Let’s Go Everywhere – Medeski, Martin, and Wood
Little Monsters Records 101
My daughter turns three on New Year's Eve, and she's a car stereo tyrant. Sometimes she'll get lost in a good coloring book and not realize that we've slipped some "Daddy music" past her, but she's usually clamoring for the CD that comes with her music class, for Mother Goose rhymes, for what she calls "MY music!" We feel like we've won if we can compromise on Jack Johnson's Curious George, and I never thought Jack Johnson would make me feel like a winner. So I was crossing my fingers when I pulled this new MMW kids’ album out of the mailbox. I knew I would be an easy sell. After all, I wouldn’t be comparing it to the other MMW records; I’d be squaring it up against HER music, which meant for me it was bound to be a winner. It was her I was worried about, but from the very first notes she was digging it. The first words out of her mouth were, "Ooooh! That’s a pinano!" Then, "Hey! Hey! Hey! That’s Mother Goose!" And finally, "Daddy! Daddy! Daddy! It’s not dancing time!" all while deep in the swing her her trademark arm-flailing, knee-bending floppy dance (Does hipster irony start this young?). So yeah, I like this record just fine, but it’s probably more important that she likes it.
The band shrinks the songs down here (all but one clock in under four minutes) and rein in the freakouts (this is decidedly "in" music). They play around with all the Kids' Music mainstays—toy pianos, children's voices, pots and pans percussion, "on the go" songs, airplane songs, bath time songs—and they hip up every stitch of it, from Billy Martin ripping the tick-tock apart under "Hickory Dickory Dock" to the genuinely rollicking "Pirates Don't Take Baths" to "All Around the Kitchen," which begins with a little girl saying, "Oh, I'm cookin' hard" as she and her friends clatter around in the kitchen, banging things around and naming all the good foods like "Macaroni and Cheeeeese!" None of those are going to be hitting setlists anytime soon, but they do manage to slide a few "Daddy songs" into the mix. Three or four of these instrumentals are just subdued, shrinky-dink versions of standard MMW fare, and they're set-ready, especially "Let's Go."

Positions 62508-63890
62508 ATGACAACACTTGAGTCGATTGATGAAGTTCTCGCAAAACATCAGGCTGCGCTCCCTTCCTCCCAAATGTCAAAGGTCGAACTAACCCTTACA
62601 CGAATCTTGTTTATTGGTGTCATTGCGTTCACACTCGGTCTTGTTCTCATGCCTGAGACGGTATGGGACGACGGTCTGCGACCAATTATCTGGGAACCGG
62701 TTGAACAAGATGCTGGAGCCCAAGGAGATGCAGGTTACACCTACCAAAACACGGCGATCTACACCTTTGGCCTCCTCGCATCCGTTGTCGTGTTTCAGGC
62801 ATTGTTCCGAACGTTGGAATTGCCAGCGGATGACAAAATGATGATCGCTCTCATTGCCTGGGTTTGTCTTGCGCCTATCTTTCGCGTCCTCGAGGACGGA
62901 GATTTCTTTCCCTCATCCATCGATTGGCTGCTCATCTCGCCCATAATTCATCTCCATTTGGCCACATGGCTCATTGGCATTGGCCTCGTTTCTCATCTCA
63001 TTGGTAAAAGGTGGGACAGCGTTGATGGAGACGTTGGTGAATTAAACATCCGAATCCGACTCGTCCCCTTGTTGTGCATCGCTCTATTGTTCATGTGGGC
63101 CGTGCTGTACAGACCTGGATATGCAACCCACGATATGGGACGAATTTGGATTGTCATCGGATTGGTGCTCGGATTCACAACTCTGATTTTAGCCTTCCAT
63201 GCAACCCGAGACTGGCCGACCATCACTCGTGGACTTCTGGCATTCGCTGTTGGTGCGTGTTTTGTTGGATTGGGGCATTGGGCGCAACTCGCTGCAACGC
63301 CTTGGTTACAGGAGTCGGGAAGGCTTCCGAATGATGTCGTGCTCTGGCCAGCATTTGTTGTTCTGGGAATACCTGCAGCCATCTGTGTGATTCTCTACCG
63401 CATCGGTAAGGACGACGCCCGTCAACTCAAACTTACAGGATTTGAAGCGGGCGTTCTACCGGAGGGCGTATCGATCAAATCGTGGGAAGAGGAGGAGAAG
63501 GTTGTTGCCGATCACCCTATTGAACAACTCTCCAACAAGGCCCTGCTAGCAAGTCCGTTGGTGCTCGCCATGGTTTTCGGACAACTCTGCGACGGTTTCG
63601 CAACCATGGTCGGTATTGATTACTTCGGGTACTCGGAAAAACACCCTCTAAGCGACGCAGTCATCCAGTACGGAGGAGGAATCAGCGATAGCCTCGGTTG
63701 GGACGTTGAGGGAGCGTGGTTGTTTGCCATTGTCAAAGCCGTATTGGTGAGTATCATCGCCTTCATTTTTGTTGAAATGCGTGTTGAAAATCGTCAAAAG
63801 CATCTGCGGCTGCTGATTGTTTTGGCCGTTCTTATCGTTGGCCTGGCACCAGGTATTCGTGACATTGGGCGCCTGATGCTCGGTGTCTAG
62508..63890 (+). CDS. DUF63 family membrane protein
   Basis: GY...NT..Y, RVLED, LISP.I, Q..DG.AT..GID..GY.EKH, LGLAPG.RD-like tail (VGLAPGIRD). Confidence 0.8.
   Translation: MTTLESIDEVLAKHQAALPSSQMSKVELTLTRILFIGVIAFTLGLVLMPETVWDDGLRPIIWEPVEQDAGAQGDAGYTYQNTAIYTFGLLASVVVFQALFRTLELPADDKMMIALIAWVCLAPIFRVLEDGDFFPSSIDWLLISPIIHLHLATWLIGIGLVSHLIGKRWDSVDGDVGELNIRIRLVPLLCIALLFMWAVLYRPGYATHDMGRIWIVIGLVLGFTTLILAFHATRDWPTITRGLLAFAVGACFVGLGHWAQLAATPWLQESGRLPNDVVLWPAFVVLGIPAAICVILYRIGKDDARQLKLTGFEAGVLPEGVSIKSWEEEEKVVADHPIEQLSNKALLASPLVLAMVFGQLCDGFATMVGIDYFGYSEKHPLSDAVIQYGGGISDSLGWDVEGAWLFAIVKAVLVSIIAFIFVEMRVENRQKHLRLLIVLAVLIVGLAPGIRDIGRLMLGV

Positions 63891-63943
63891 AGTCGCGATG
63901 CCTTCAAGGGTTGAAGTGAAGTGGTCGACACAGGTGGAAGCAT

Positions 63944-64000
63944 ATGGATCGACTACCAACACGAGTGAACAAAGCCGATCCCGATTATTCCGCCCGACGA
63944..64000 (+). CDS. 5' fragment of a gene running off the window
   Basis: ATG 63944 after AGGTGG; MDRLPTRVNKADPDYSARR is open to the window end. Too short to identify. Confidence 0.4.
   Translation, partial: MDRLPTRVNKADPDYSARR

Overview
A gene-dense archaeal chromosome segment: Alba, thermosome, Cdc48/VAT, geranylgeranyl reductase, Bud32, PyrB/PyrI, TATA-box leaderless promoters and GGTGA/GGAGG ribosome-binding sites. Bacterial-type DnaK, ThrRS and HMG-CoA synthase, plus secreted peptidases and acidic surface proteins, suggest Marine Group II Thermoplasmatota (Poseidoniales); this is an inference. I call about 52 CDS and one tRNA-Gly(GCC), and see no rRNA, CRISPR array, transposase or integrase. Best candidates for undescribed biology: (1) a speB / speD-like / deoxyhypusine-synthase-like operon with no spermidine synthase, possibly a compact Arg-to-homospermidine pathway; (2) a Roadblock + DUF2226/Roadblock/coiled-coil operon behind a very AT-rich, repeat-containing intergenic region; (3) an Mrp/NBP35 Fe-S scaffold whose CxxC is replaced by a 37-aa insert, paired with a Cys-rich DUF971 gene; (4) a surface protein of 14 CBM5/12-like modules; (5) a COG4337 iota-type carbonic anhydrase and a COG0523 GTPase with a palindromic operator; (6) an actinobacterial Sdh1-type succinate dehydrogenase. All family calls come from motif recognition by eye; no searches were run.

The three best moments though strike the balance. My daughter and I dig them equally. The first is a lullaby of the "Moti Mo" vein that chills her out and sets my mind adrift. The second is "The Sqalb," a just-shy-of-spooky number narrated by John Lurie about the invisible little creature who lives in your pockets, shedding fur that you mistake for lint. The last though is the album's best moment, "Where's the Music?" It's the "Start-Stop" of the kiddie set, opening with the insta-groove before falling out unpredictably in the middle of a verse. A kid's voice asks the titular question, and then the groove bursts back in. As the pattern repeats itself, the silent pause grows longer and the longer, and the kids clamor louder and louder. It cracks my daughter up (especially when a little girl goes, "Hey, I found it!"), and it's proof that some things are for all ages. Whether it's the handclaps in "Stash" or the "Wooooooo!" in MMW's own "Dracula," I can always get behind a good crowd-participation number.
So sure, you're going to like this a lot more if you're listening to it with a little kid, but if you do have a little one beside you or in the back seat you're going to love it. For me, it might be more than love. I've listened to that Jack Johnson record well over a hundred times now (It's a long way to grandma's), and I'm about to crack. For me, this isn't a good record or even a great record. It's much more than that. It's nothing short of salvation.